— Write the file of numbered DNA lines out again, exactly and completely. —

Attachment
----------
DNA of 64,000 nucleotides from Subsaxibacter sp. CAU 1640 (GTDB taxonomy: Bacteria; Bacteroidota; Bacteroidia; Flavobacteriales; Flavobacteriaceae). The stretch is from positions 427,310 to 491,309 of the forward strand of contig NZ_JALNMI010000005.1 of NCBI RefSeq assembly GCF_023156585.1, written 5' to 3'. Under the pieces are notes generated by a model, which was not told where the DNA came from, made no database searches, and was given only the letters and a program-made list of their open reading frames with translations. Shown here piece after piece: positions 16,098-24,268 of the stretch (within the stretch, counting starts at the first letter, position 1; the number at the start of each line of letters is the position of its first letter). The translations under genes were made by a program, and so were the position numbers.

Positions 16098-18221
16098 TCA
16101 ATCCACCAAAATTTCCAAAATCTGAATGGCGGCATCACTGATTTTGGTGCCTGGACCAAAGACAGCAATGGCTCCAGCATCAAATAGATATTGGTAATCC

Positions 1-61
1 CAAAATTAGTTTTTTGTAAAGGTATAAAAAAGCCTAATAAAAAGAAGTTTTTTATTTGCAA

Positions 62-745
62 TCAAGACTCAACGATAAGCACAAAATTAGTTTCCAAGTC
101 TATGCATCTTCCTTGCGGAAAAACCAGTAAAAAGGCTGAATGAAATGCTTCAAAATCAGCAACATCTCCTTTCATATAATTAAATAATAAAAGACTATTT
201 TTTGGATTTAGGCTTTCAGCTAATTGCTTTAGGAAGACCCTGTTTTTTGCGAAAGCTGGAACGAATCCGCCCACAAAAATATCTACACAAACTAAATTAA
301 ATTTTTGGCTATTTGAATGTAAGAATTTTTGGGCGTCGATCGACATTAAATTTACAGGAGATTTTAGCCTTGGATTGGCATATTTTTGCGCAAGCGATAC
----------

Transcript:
DNA of 64,000 nucleotides from Subsaxibacter sp. CAU 1640 (GTDB taxonomy: Bacteria; Bacteroidota; Bacteroidia; Flavobacteriales; Flavobacteriaceae). The stretch is from positions 427,310 to 491,309 of the forward strand of contig NZ_JALNMI010000005.1 of NCBI RefSeq assembly GCF_023156585.1, written 5' to 3'. Under the pieces are notes generated by a model, which was not told where the DNA came from, made no database searches, and was given only the letters and a program-made list of their open reading frames with translations. Shown here piece after piece: positions 16,098-24,268 of the stretch (within the stretch, counting starts at the first letter, position 1; the number at the start of each line of letters is the position of its first letter). The translations under genes were made by a program, and so were the position numbers.

Positions 16098-18221
16098 TCA
16101 ATCCACCAAAATTTCCAAAATCTGAATGGCGGCATCACTGATTTTGGTGCCTGGACCAAAGACAGCAATGGCTCCAGCATCAAATAGATATTGGTAATCC

Positions 1-61
1 CAAAATTAGTTTTTTGTAAAGGTATAAAAAAGCCTAATAAAAAGAAGTTTTTTATTTGCAA

Positions 62-745
62 TCAAGACTCAACGATAAGCACAAAATTAGTTTCCAAGTC
101 TATGCATCTTCCTTGCGGAAAAACCAGTAAAAAGGCTGAATGAAATGCTTCAAAATCAGCAACATCTCCTTTCATATAATTAAATAATAAAAGACTATTT
201 TTTGGATTTAGGCTTTCAGCTAATTGCTTTAGGAAGACCCTGTTTTTTGCGAAAGCTGGAACGAATCCGCCCACAAAAATATCTACACAAACTAAATTAA
301 ATTTTTGGCTATTTGAATGTAAGAATTTTTGGGCGTCGATCGACATTAAATTTACAGGAGATTTTAGCCTTGGATTGGCATATTTTTGCGCAAGCGATAC